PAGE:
Movement, impacts and management of plant distributions in response to climate change: insights from invasions

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State: Public
Version: Final published version
Serval ID
serval:BIB_654CA4BBE83C
Type
Article: article from journal or magazin.
Publication sub-type
Review (review): journal as complete as possible of one specific subject, written based on exhaustive analyses from published work.
Collection
Publications
Institution
Title
Movement, impacts and management of plant distributions in response to climate change: insights from invasions
Journal
Oikos
Author(s)
Caplat P., Cheptou P.-O., Diez J., Guisan A., Larson B.M.H., MacDougall A.S., Peltzer D.A., Richardson D.M., Shea K., van Kleunen M., Zhang R., Buckley Y.M
ISSN
0030-1299
Publication state
Published
Issued date
2013
Peer-reviewed
Oui
Volume
122
Number
9
Pages
1265-1274
Language
english
Abstract
A major challenge in this era of rapid climate change is to predict changes in species distributions and their impacts on ecosystems, and, if necessary, to recommend management strategies for maintenance of biodiversity or ecosystem services. Biological invasions, studied in most biomes of the world, can provide useful analogs for some of the ecological consequences of species distribution shifts in response to climate change. Invasions illustrate the adaptive and interactive responses that can occur when species are confronted with new environmental conditions. Invasion ecology complements climate change research and provides insights into the following questions: i) how will species distributions respond to climate change? ii) how will species movement affect recipient ecosystems? and iii) should we, and if so how can we, manage species and ecosystems in the face of climate change? Invasion ecology demonstrates that a trait-based approach can help to predict spread speeds and impacts on ecosystems, and has the potential to predict climate change impacts on species ranges and recipient ecosystems. However, there is a need to analyse traits in the context of life-history and demography, the stage in the colonisation process (e.g., spread, establishment or impact), the distribution of suitable habitats in the landscape, and the novel abiotic and biotic conditions under which those traits are expressed. As is the case with climate change, invasion ecology is embedded within complex societal goals. Both disciplines converge on similar questions of "when to intervene?" and "what to do?" which call for a better understanding of the ecological processes and social values associated with changing ecosystems.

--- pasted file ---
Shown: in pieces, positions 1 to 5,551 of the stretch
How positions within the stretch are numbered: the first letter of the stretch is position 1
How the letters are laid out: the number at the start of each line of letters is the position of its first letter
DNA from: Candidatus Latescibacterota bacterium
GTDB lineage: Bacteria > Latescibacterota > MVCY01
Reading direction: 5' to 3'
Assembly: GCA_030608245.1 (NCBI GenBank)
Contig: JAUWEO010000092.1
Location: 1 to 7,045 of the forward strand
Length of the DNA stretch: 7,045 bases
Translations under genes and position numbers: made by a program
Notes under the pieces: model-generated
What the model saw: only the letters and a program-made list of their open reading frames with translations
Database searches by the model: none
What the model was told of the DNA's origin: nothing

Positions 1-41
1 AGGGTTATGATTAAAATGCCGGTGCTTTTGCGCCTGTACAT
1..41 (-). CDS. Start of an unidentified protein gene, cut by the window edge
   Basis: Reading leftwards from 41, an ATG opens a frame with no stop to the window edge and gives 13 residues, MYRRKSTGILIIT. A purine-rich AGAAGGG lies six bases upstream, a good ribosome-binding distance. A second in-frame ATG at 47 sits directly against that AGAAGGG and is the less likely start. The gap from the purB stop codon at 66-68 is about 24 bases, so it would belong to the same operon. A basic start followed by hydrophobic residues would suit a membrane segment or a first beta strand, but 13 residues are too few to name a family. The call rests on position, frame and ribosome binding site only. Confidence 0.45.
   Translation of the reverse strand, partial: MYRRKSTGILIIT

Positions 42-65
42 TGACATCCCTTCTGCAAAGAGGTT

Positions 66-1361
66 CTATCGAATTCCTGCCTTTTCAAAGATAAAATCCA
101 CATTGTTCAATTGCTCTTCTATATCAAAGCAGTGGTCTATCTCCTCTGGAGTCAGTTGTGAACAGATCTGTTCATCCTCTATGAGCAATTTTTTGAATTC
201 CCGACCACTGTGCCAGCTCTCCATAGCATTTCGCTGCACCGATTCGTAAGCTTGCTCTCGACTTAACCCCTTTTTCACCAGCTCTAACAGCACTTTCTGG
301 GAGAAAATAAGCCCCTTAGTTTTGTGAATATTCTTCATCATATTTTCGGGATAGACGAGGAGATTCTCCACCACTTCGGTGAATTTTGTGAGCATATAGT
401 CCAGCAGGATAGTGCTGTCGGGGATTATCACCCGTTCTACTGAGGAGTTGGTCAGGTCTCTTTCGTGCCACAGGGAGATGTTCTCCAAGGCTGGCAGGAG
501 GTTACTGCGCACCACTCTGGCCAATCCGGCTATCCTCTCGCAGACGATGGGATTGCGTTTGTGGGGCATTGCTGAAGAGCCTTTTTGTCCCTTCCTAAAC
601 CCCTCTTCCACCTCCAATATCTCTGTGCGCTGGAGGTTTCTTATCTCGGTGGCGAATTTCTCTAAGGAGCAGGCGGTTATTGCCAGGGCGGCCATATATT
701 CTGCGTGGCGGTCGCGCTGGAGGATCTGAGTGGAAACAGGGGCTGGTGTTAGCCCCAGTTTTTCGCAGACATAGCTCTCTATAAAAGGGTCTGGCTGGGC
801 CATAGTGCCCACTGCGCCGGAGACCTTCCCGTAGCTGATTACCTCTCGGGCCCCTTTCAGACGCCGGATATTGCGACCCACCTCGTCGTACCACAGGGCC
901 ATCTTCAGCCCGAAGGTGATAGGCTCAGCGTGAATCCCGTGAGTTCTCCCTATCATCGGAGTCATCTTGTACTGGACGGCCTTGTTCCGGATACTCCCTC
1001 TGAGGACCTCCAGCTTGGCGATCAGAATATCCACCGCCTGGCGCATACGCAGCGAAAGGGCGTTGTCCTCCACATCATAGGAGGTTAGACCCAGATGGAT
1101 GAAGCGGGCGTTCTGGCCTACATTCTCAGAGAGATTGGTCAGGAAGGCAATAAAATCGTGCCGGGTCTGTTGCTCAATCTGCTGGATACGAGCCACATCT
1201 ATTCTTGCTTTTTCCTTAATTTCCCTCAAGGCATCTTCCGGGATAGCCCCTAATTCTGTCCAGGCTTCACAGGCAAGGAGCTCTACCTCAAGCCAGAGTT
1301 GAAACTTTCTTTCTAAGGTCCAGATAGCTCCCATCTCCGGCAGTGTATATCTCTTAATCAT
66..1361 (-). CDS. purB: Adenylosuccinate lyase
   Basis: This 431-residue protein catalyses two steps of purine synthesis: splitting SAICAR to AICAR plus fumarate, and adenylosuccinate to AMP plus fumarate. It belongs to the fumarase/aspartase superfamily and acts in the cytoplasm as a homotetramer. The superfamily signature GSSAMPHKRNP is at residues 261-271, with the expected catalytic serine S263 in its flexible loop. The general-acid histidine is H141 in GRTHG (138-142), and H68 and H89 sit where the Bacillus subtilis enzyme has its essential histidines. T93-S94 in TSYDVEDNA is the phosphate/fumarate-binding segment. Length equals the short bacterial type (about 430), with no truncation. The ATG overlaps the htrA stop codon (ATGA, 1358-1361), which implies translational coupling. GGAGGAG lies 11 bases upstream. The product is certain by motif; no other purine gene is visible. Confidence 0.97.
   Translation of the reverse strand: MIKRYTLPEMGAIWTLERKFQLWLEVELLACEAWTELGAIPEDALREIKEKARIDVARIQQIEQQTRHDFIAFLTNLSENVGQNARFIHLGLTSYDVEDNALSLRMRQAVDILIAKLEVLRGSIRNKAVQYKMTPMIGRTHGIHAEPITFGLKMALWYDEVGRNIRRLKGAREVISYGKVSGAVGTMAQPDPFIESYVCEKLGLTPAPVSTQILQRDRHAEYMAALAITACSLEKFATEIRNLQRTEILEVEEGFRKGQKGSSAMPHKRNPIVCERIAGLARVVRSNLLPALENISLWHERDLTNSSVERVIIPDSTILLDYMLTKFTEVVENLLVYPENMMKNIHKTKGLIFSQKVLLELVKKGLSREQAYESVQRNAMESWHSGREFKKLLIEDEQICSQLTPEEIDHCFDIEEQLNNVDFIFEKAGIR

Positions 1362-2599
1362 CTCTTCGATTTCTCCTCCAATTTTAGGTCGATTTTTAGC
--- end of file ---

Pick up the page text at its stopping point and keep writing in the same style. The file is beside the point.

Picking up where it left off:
Keywords
biological invasions, range limits, distributional shifts, assisted colonisation, assisted migration, dispersal
Web of science
Open Access
Yes
Create date
25/03/2013 9:09
Last modification date
20/08/2019 14:21
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